Allen Meadows, Burghound Issue 35, July 2009: It’s relatively rare when I find the Ramonet Bienvenues to be superior to their Bâtard (though there are any number of vintages where I have found them to be qualitative equals) but 2007 is one vintage where it is. The primary reason is not so much because there is a noticeable difference in the respective underlying materials but rather because the balance of the BBM is better and the acid support is better integrated as well than in the Bâtard. Moreover, after 2 hours of aeration, the BBM had softened considerably and rounded out into something genuinely sublime where as the Bâtard remained taciturn and angular after the same period. The open question of course is whether the Bâtard is simply much more primary and thus less evolved but ultimately will follow a similar evolutionary curve? For those who are risk averse, buy the Bienvenues. And for those who are fans of both wines, buy both but to the extent that you have the choice, I would favor buying more of the Bienvenues because it’s a really, really lovely wine and a surer bet. 94
Steven Tanzer, International Wine Cellar, Sept. 2009: Pale, bright yellow. Citrus peel, iodine and lavender on the nose. Citric, tightly wound and light on its feet; seems a bit leaner and less filled in than the Ruchottes today but this is a baby. Will this put on weight with time in bottle? 92+?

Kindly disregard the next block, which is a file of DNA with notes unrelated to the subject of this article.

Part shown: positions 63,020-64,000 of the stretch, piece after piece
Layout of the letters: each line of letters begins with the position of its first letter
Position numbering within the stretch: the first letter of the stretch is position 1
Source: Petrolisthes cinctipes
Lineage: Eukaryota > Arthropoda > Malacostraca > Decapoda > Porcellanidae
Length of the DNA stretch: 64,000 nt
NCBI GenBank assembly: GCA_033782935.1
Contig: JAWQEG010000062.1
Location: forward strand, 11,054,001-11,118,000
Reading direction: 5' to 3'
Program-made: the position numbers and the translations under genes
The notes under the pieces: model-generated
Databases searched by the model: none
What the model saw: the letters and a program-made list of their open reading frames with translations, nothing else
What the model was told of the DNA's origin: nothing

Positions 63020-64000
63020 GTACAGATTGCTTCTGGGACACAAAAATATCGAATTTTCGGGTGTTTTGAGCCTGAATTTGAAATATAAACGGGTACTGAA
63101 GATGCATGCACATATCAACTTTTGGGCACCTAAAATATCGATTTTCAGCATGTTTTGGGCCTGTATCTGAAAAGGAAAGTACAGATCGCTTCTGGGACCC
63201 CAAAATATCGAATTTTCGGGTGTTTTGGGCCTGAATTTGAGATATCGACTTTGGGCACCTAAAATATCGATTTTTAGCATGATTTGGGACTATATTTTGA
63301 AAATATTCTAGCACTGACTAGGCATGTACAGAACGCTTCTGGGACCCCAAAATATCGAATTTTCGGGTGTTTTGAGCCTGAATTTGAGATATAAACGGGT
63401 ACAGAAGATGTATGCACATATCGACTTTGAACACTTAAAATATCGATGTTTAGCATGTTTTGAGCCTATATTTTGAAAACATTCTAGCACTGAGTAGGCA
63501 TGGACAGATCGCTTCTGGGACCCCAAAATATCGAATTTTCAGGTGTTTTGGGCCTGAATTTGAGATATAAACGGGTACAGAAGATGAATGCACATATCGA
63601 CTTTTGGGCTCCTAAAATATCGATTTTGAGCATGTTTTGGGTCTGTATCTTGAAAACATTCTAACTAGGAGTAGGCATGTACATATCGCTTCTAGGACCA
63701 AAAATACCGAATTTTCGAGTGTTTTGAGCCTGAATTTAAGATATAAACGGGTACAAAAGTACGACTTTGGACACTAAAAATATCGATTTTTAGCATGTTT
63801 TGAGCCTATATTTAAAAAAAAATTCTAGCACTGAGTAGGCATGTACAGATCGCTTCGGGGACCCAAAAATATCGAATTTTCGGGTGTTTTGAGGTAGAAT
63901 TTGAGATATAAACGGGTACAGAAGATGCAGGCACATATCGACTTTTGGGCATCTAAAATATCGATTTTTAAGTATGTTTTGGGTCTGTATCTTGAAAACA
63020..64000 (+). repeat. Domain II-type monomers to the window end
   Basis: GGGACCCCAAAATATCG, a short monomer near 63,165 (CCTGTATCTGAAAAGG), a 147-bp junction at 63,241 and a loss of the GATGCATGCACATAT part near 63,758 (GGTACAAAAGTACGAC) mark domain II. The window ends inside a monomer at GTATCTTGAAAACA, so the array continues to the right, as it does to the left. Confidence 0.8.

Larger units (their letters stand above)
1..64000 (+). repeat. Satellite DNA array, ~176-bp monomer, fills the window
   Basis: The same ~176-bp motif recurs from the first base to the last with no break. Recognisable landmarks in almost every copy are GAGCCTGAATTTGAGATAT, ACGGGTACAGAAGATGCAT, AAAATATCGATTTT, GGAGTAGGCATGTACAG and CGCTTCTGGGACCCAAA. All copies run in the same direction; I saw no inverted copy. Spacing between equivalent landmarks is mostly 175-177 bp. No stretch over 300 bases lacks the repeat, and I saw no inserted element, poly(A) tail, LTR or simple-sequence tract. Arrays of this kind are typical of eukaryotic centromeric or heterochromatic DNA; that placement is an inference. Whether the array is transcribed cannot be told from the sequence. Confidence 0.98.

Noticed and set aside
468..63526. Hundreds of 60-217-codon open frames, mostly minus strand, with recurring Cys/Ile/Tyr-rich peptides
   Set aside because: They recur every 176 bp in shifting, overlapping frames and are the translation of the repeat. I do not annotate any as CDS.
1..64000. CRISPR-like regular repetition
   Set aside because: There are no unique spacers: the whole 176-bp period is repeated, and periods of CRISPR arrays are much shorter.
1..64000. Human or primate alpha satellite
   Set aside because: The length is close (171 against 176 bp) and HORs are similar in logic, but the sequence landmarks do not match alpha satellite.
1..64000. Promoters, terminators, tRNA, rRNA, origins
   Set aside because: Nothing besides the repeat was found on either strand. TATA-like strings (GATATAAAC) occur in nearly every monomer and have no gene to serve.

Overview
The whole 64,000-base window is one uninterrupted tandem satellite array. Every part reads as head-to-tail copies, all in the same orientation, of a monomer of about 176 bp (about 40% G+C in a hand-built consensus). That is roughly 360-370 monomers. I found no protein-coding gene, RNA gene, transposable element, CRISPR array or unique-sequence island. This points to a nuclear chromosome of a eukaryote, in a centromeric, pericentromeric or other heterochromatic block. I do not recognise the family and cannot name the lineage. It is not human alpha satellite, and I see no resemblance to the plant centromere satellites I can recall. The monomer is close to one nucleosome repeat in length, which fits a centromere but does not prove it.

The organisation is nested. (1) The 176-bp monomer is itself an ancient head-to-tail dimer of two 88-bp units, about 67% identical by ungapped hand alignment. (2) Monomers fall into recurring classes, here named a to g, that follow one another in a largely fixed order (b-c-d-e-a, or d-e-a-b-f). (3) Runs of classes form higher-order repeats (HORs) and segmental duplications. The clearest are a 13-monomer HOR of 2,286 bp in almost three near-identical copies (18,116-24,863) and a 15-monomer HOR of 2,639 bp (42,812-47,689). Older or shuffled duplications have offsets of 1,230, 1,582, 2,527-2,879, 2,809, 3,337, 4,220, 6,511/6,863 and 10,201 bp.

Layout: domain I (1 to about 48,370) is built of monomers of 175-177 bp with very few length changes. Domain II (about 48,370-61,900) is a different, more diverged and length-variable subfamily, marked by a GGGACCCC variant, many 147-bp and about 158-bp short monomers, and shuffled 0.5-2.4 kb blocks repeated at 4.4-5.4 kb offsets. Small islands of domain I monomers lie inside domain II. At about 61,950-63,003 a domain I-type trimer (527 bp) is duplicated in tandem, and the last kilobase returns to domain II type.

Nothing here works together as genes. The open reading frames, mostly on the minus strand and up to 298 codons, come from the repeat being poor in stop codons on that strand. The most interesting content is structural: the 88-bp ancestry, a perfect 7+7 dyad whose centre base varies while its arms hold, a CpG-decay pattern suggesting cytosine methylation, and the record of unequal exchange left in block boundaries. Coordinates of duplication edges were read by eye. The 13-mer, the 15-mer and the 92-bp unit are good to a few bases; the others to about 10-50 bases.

agavin: closed at first, then a bit of honeysuckle on the nose. Too tart at first. I didn’t like it for a while, then it opened up a bit.
2007 Hubert Lamy Criots-Batard-Montrachet
Allen Meadows, Burghound Issue 35, July 2009: A discreet note of pain grillé frames a ripe and exuberantly fresh nose of concentrated citrus and floral aromas that precedes superbly intense mineral-laden flavors that possess a beguiling texture and positively huge length. The abundant sap coats the mouth and despite the density, this flavor profile is linear and crystalline on the explosive and almost painfully intense finish. Terrific juice and highly recommended if you can find a bottle. 94